For Geranium Lovers

Articles
November 11, 2008

For Geranium Lovers

In answer to your question about the hardiness of geraniums...

Diane DeRienzo writes:
Dear Diana
I have hanging pots with geraniums that are still blooming beautiful flowers.It's getting down in the 30's at night so I've been bringing them in and out. What should I do to keep them from dying over the winter? Should I let them dry out or bring them inside?

Dear Diane,
So many people love these versatile and friendly plants:
Geraniums (properly named Pelargoniums – but we all tend to stick to ‘geraniums’, much easier!) come originally from the dry, sunny upland areas of South Africa, which is why they revel in the sun and never seem to mind how hot it gets.
Like many similar plants they can tolerate a degree of cold much more easily than damp, in fact in rainy times they cease to flower and grow green and soft.
I take my pots indoors when the later autumn becomes both cold and rainy – not that they are grateful, they sulk and lose quite a few leaves because they are unhappy away from the light.
You can do what many people find very satisfactory, which is to allow the pots or hanging baskets to become fairly dry and then to trim off all soft growth (cut stalks just above the lowest pair or pairs of leaves) and make sure there are no dying leaves or stalks lying on the compost (which could spread rot).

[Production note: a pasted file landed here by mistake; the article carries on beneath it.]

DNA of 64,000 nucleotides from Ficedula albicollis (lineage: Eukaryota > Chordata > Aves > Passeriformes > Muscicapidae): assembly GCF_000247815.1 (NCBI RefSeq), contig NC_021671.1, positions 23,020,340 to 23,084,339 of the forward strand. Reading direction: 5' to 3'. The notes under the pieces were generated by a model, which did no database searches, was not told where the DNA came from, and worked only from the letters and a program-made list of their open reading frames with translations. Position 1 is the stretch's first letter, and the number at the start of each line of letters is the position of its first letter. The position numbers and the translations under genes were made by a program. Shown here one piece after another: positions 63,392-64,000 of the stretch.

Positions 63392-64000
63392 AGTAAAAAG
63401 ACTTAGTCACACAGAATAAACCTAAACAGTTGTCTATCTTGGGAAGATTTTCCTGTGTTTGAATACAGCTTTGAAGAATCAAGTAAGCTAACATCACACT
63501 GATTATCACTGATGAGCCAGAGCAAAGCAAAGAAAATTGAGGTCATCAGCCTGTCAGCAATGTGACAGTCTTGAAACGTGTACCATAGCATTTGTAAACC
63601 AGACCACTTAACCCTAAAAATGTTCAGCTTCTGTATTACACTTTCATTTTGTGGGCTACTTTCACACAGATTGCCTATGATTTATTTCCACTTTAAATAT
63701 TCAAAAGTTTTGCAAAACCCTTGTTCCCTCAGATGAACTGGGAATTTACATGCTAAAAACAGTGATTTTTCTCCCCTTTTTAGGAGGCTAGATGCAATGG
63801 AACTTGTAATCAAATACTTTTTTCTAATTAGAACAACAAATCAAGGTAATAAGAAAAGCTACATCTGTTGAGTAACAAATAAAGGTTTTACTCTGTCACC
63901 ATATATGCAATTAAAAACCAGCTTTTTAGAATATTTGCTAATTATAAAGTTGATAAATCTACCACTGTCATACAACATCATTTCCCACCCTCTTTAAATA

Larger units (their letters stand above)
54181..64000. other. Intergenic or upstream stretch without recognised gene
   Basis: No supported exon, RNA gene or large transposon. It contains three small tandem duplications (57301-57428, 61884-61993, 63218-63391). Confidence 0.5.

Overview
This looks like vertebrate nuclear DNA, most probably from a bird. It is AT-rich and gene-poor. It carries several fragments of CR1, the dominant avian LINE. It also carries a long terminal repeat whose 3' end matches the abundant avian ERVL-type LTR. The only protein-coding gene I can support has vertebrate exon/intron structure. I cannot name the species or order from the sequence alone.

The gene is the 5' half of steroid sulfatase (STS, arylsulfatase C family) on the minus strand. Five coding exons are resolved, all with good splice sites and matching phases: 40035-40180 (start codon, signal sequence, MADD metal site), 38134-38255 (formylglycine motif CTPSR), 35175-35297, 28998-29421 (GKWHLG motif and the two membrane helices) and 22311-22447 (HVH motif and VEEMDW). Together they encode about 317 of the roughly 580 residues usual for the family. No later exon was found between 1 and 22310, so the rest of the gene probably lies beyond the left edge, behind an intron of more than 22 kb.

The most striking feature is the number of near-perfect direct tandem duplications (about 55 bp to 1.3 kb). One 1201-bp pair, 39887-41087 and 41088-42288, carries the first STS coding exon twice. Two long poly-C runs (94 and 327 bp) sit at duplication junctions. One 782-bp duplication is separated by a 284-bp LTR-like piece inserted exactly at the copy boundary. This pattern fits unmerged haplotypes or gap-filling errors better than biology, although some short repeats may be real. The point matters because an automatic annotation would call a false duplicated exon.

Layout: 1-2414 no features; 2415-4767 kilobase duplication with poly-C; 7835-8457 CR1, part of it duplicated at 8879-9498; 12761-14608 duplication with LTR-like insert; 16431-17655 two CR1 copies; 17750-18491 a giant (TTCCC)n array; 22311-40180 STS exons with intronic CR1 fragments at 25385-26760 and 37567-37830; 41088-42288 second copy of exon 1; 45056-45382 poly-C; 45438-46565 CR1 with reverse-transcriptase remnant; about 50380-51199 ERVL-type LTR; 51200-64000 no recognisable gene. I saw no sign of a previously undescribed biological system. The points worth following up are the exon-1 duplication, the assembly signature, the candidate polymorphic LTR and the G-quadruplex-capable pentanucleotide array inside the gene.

Keep them in a dark cool place for the winter, and then bring them out when spring is well under way.
They will start into growth quite quickly and all you will need to do is feed (and possibly re-pot) them to have an even better show of flowers in the summer.
I do this with a huge pot of semi-hardy fuchsias and they have flowered well for me for about four summers now.
One final point – it is well worthwhile taking cuttings from geraniums or fuchsias that you love and it’s extremely easy.
Early to mid summer cut off side shoots about three to four inches long, pinch off any flowers and press two or three cuttings into a five inch pot of gritty, barely damp compost.
Place the little pot or pots somewhere shady, give them just a little water from time to time and in six or eight weeks you should see tiny new leaves appearing - this is very good insurance!
As always,
Happy horticulture,
Diana.